Aristarkh Lentulov

Born: 1882, Voronye (Penza Province)
Died: 1943, Moscow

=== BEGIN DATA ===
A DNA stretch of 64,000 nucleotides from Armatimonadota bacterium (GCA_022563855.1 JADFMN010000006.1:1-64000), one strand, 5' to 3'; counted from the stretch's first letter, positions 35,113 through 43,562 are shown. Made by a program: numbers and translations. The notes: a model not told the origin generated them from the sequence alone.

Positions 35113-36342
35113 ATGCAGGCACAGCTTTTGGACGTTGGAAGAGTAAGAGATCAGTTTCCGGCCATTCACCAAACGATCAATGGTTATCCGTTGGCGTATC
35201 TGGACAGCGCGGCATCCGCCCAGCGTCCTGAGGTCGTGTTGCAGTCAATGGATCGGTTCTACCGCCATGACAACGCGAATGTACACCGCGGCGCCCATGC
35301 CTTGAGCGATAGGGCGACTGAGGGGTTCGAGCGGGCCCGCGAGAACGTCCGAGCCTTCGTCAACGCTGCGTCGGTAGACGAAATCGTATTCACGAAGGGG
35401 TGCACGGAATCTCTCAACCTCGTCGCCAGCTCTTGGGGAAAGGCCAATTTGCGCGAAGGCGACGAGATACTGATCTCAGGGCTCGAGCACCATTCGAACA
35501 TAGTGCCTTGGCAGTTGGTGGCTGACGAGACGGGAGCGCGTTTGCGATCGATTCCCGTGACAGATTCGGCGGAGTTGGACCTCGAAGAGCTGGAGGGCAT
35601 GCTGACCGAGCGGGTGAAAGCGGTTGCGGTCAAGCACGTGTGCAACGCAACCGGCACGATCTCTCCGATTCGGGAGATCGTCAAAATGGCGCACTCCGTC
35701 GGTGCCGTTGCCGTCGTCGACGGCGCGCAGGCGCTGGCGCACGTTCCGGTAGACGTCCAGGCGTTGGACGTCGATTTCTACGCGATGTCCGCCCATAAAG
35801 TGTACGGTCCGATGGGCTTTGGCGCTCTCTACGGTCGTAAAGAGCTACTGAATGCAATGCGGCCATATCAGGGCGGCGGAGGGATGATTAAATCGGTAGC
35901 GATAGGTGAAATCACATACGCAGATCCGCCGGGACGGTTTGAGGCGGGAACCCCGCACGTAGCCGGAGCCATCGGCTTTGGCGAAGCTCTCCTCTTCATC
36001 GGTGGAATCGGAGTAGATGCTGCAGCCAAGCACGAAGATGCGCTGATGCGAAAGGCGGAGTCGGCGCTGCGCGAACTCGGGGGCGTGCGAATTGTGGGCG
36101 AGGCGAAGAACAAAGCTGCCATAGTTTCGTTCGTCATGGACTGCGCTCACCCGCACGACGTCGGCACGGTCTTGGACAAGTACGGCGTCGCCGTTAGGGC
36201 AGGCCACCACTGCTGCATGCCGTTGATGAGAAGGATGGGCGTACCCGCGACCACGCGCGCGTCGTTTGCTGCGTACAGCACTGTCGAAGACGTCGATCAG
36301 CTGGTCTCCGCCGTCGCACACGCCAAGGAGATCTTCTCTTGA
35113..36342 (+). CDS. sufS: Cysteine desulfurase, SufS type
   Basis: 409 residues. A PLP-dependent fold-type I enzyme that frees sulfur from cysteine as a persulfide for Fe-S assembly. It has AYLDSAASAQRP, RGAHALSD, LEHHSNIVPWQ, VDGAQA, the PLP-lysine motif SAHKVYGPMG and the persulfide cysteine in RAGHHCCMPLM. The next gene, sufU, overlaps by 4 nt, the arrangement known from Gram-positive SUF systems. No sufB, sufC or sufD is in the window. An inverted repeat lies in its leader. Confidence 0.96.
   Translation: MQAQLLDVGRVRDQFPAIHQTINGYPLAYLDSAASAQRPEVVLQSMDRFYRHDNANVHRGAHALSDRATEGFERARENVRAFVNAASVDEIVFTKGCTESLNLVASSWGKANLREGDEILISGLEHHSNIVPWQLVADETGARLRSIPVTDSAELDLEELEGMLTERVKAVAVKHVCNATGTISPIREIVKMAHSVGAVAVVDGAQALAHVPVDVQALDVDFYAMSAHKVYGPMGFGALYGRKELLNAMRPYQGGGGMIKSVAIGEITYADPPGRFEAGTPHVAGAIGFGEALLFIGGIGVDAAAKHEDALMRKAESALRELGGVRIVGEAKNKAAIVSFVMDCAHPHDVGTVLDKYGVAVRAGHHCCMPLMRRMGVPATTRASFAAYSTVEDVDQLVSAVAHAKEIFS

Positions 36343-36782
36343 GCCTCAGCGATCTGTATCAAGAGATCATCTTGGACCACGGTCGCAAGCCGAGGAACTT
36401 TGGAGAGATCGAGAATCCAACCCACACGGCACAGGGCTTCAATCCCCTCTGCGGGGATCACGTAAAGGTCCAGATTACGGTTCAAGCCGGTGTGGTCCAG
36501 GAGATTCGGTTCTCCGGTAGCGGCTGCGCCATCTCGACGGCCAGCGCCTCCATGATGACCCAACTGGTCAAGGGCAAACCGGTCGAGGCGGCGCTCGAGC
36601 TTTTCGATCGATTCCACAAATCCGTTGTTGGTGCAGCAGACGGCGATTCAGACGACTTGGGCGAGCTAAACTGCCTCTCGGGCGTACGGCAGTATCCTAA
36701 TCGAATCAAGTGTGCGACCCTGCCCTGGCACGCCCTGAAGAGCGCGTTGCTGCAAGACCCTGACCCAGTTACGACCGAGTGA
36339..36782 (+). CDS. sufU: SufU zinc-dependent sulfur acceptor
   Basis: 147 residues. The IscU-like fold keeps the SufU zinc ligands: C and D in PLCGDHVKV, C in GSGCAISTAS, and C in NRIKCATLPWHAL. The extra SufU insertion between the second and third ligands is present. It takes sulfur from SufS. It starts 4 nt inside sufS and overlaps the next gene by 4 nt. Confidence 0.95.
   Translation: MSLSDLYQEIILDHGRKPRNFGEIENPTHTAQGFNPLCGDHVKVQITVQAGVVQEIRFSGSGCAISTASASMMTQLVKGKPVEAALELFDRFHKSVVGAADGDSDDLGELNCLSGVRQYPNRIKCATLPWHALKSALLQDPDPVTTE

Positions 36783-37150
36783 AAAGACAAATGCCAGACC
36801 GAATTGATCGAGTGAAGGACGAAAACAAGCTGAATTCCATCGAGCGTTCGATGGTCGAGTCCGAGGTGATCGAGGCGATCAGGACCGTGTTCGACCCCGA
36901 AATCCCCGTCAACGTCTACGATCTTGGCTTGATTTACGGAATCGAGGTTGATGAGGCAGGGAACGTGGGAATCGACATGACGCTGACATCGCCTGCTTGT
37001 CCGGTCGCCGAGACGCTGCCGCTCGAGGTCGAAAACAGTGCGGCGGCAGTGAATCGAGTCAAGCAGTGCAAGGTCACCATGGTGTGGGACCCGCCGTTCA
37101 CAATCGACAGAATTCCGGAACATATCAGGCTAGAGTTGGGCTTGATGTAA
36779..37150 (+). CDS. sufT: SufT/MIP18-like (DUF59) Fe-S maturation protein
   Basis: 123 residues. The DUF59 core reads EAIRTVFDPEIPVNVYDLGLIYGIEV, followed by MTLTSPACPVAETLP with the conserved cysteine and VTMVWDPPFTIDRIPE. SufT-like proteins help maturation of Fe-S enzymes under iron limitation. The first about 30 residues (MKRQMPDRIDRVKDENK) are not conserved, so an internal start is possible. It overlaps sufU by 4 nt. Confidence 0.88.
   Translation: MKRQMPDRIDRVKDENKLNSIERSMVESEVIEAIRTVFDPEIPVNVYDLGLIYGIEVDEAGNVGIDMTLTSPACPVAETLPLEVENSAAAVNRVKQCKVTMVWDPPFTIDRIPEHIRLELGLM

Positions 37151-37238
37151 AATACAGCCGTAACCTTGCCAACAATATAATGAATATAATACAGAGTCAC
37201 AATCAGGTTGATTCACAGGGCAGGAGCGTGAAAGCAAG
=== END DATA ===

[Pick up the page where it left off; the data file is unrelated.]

Painter, theatrical designer, teacher. Studied at the Nikolai Seliverstov School of Art in Penza (1898–1900, 1905–06), under Nikolai Pimonenko at the Kiev School of Art (1900–04), Dmitry Kardovsky’s private studio in St Petersburg (1906–07) and under Henri Le Fauconnier and Jean Metzinger at the Académie de la Palette in Paris (1911). After initially working in Symbolist and Post-Impressionist styles crossed over to Neo-Primitivism (1907–08) and painted in a Cubist manner (from 1911). Lived in Moscow (from 1909). Travelled to Italy and France (1911–12), frequently visited the Crimea. Founding member of the Knave of Diamonds (1910–16), Moscow Painters (1925) and the Society of Moscow Artists (1927, chairman 1929–32), member of the World of Art (from 1910) and the Association of Artists of Revolutionary Russia (from 1926). Worked for theatres in Moscow (1915–42), including the Moscow Chamber Theatre, Bolshoi Theatre, Moscow Soviet Theatre of Opera and the New Theatre. Helped to decorate the streets of Moscow on May Day and the anniversary of the Bolshevik revolution (1918). Designed the lighting for a performance of Alexander Scriabin’s symphonic poem Prométhée at the Bolshoi Theatre (1923). Worked for IZO Narkompros and the Committee of Art and Education of the Moscow Soviet of Workers Deputies (1917–18), member of the academic council of the Institute of Artistic Culture (1919–20). Taught at the State Free Art Studios/VKhUTEMAS/VKhUTEIN (1919–34) and the Moscow Institute of Fine Arts (1932–43). Died in Moscow and buried at the Vagankovo Cemetery (1943). Contributed to exhibitions (from 1906). Contributed to the exhibitions of Wreath-Stephanos (1907–08), Link (1908), Modern Trends in Art (1908), Knave of Diamonds (1910–14, 1916), World of Art (1911, 1912, 1917–18, 1922), Modern Painting (1912), Nadezhda Dobychina Bureau d’Art (1913), 1915 (1915), Exhibition of Pictures of Left-Wing Tendencies (1915), Spring Exhibition of Modern Russian Painting (1916), Society of Young Artists (1919, 1921), Exhibition of Works of Members of the Knave of Diamonds (1927), Artists of the RSFSR Over Fifteen Years (1933), Artists of the Soviet Theatre (1935), exhibitions of Russian and Soviet art in Berlin (1922, 1927, 1930), United States and Canada (1924–25), United States (1929), Brussels (1928), Switzerland (1931) and Königsberg (1932) and the international exhibitions in Venice (1924, 1930) and Paris (1925). One-man shows in Moscow (1933, 1934, 1939).

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